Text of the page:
Let’s start with some hockey trivia:
Your team’s goalie breaks his stick and has to borrow the stick of the other player. The play is intense and he can’t leave the net, so a shift change later, his backup stick is shuttled out to him. But now he has two sticks — which is almost as bad as having none. No big deal, you say. He should just toss his teammates’ stick aside and get on with the game, right?
If he did, he would be breaking the rule that states that goalies who use another players stick must hand off the stick to the player. No tossing, no laying gently behind the net for pick up later, it must be physically handed off. If he doesn’t he is supposed to be given a penalty.
Now, if this seems like a silly rule to you, and a pretty far-fetched situation at that, I’d have to agree with you. But it’s the rule. And do you know whose job is it to know all of these once-in-a-lifetime, bizarro rules?
Your minor hockey referees.
Not only do these officials, who range in age from 12 to their mid-60’s here in Terrace, have to learn what’s inside the 157-page rule book, but they have to be respected enough by coaches and players to enforce these rules, especially the once-in-a-lifetime ones that coaches might not be aware of.
Throw in enthusiastic parents yelling in the stands, and the sheer physicality it takes to sprint up and down the ice 40 – 50 times a game without a break, and you have a demanding job that takes brains, balance and backbone to do right in order to give participants a safe, fair, well-paced game.
This year in Terrace, there are roughly 21 minor hockey officials who rotate shifts at Terrace Minor Hockey Association (TMHA) games. The amount of officials per game depends on the level of hockey.
For rep hockey, the standard right now is three — one ref and two linesmen. But TMHA’s Referee in Chief Cam MacBean, who has been officiating for over 30 years, says he’d like to see that move to four.
“Kids are smarter, they get away with more,” he says. “And they’re bigger.”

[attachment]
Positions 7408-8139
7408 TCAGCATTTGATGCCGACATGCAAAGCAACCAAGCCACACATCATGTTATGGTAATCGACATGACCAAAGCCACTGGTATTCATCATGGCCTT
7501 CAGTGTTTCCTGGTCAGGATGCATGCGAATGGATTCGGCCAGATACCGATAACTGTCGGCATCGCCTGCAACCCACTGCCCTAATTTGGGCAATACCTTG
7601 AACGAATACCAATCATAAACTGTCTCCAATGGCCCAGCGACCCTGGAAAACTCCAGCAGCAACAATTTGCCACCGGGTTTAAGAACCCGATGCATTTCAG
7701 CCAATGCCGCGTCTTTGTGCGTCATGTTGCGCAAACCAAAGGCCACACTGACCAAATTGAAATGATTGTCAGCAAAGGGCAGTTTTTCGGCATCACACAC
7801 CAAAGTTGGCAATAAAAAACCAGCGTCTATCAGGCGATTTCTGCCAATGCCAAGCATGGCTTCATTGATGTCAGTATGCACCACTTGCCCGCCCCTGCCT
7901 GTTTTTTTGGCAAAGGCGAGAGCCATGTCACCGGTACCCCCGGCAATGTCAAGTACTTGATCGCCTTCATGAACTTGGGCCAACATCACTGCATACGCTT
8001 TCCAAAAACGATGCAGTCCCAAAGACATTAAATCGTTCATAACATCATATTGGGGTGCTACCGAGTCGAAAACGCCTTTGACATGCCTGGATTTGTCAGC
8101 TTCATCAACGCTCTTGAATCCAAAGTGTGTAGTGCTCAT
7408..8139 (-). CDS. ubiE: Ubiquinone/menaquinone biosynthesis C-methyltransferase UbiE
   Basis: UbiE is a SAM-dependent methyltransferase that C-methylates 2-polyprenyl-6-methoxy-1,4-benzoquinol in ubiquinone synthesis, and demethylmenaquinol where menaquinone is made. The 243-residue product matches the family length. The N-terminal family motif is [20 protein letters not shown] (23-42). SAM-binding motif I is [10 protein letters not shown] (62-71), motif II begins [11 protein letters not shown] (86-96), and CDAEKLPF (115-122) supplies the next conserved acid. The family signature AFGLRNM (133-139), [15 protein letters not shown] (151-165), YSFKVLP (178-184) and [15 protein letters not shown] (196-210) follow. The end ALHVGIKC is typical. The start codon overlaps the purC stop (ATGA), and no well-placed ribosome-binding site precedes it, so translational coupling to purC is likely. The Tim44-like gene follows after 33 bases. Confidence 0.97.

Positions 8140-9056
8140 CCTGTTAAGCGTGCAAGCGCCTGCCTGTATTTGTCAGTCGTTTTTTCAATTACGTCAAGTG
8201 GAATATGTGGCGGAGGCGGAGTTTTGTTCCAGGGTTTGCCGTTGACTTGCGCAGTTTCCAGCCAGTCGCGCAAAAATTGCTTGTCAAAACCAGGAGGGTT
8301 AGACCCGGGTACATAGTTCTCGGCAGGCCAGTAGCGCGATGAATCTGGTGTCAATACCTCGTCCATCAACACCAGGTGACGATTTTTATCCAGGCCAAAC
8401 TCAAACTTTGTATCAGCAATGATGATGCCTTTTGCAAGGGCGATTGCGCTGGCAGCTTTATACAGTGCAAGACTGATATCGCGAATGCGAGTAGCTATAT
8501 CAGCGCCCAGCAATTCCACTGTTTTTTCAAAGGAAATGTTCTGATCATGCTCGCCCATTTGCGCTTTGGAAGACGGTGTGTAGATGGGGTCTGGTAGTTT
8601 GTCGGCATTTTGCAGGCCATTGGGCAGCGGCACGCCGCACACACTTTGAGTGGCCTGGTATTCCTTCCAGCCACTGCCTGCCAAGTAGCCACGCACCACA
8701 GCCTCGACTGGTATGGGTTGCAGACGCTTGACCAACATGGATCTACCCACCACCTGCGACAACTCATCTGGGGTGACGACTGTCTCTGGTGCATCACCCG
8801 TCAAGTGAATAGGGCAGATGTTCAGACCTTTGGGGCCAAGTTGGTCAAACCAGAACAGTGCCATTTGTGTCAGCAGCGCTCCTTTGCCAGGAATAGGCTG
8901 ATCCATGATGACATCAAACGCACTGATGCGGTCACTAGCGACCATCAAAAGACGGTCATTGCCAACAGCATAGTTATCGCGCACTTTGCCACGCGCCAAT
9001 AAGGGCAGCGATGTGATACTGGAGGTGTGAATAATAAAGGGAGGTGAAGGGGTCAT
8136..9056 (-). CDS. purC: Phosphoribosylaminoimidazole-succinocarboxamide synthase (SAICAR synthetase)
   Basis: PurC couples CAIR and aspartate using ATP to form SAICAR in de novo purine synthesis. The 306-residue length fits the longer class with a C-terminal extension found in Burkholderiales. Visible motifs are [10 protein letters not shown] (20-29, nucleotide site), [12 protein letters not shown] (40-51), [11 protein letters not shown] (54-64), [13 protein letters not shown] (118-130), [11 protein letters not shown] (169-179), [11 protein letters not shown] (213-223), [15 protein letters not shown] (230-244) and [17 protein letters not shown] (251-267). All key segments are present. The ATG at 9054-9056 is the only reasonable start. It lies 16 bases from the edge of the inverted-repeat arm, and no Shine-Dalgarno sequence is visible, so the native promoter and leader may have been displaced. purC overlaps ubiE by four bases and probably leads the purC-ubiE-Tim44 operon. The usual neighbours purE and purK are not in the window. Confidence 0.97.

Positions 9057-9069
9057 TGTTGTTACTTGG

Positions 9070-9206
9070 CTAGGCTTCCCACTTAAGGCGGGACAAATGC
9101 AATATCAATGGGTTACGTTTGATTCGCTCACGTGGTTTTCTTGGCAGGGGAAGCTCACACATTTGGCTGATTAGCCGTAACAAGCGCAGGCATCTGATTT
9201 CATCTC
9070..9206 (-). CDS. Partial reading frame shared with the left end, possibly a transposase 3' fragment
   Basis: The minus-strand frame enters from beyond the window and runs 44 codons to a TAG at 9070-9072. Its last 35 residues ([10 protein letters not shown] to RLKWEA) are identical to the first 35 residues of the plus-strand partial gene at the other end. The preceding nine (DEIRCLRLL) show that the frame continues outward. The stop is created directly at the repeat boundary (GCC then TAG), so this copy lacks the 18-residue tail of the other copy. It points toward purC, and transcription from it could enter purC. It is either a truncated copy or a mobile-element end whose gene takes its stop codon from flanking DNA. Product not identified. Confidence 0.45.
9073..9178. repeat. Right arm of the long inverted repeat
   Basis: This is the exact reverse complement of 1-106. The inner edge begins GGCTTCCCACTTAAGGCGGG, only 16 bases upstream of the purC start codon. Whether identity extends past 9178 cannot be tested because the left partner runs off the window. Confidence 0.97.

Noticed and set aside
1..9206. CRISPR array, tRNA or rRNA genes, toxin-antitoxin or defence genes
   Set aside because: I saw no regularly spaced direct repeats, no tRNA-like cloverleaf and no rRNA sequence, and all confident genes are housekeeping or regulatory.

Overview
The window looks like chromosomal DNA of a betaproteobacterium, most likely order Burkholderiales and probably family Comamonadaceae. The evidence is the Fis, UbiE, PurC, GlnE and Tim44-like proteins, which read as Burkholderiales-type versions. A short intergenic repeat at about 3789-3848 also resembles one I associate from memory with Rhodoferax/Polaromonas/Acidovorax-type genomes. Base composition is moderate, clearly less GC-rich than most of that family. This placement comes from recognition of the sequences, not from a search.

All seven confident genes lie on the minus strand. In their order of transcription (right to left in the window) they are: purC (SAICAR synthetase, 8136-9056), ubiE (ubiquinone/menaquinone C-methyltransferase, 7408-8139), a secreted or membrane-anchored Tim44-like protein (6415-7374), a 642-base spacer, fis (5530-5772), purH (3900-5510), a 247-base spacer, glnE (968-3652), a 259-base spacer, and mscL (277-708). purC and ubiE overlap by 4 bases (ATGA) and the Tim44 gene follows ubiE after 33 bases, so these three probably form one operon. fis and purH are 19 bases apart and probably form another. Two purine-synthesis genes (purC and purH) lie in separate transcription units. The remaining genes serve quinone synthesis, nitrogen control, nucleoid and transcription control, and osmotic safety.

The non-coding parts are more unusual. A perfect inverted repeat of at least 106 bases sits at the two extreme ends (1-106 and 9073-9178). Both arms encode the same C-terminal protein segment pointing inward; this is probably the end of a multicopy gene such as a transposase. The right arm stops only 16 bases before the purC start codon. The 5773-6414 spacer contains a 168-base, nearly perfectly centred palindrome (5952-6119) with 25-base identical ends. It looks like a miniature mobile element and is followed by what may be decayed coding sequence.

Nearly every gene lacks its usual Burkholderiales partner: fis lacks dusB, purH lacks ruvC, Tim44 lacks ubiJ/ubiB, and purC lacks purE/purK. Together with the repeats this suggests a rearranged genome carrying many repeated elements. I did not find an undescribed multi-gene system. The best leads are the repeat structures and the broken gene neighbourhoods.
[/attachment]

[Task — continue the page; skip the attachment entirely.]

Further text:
But MacBean can’t move to four officials per game because he just doesn’t have enough refs.
“It’s pretty hard to run a minor hockey association with 21 refs,” he says, noting there is an even greater shortage of refs at the senior level. There are so many other activities for kids to do, they might not think about officiating as an option — or it might not be appealing to them at first thought.
“Why would they go on the ice and take abuse for an hour for ten dollars?” he says, noting that developing a thick skin comes with the territory
“You have to make it fun,” he says. “Don’t get on the kids, let them develop into the official that they can be,” he says. “Don’t give them a free ride but don’t start jumping on them and harassing them because we can’t afford to lose them – this is your future.
“What people have to realize is that it also has to be fun for the ref – and if it isn’t, he’s not coming back. It has to be fun for all. Everyone wants to win, but you have to understand where people are coming from.”
And where refs are coming from, is a place of strong commitment to the game and their community.
To become a ref, the first step is taking an online test and a clinic. The test costs money, but once the new ref has worked 10 games for Terrace Minor Hockey they are reimbursed. After that, refs need to attend a one-day clinic every year, and it’s up to them how far they advance through the system — there are six levels for amateur hockey, with most refs in Terrace being level three or below. To make level four and above, refs need to be 18 years of age and be able to leave Terrace and officiate games in higher leagues — one of the challenges of living in the north. And there are evaluations by referee committee members for every level beyond level two.
Officiating development workshops, like the one coming up here in Terrace in the middle of November, also help refs hone their skills.
“It’s a long work in progress,” says MacBean. But it’s important to have high-caliber officials who are trained well because, as mentioned before, players are smarter.
“If you have people out on the ice that are in over their heads, you have a gong show,” he says. “You get guys sticking each other and slashing, and it’s not fun.”
But refereeing can be a lot of fun, says MacBean, especially when high-caliber tournaments and games come to Terrace and when there is opportunity for travel.
“Once you’ve got your thick skin, you can turn it into a game like it’s supposed to be,” he says.
While Terrace may not have as many refs as MacBean would like, he says there are a few strong young refs working their way up the system. There are also three female refs — but there needs to be more because BC Hockey wants females officiating female games.
Ultimately, the role of a ref is multi-faceted, he says. “Controlling the players is not the refs job, that’s the coaches job,” he says. “Although we get told we’re supposed to control the players all the time. We’re not. We’re supposed to control the game, call penalties … call infractions that you see.”
“You gotta be the boss. You have to learn how to talk to coaches,” he says. “It’s a developed skill. You get a teenager talking to an adult, it can be pretty intimidating. You have to listen, but you have to have the last word.”
But it’s more than what happens on the ice, says MacBean, who says he still has about 10 years of officiating left in him.
“Giving back to your community, that’s a big part. If you don’t put back in, the system dies. You’ve gotta have someone to defend the kids.”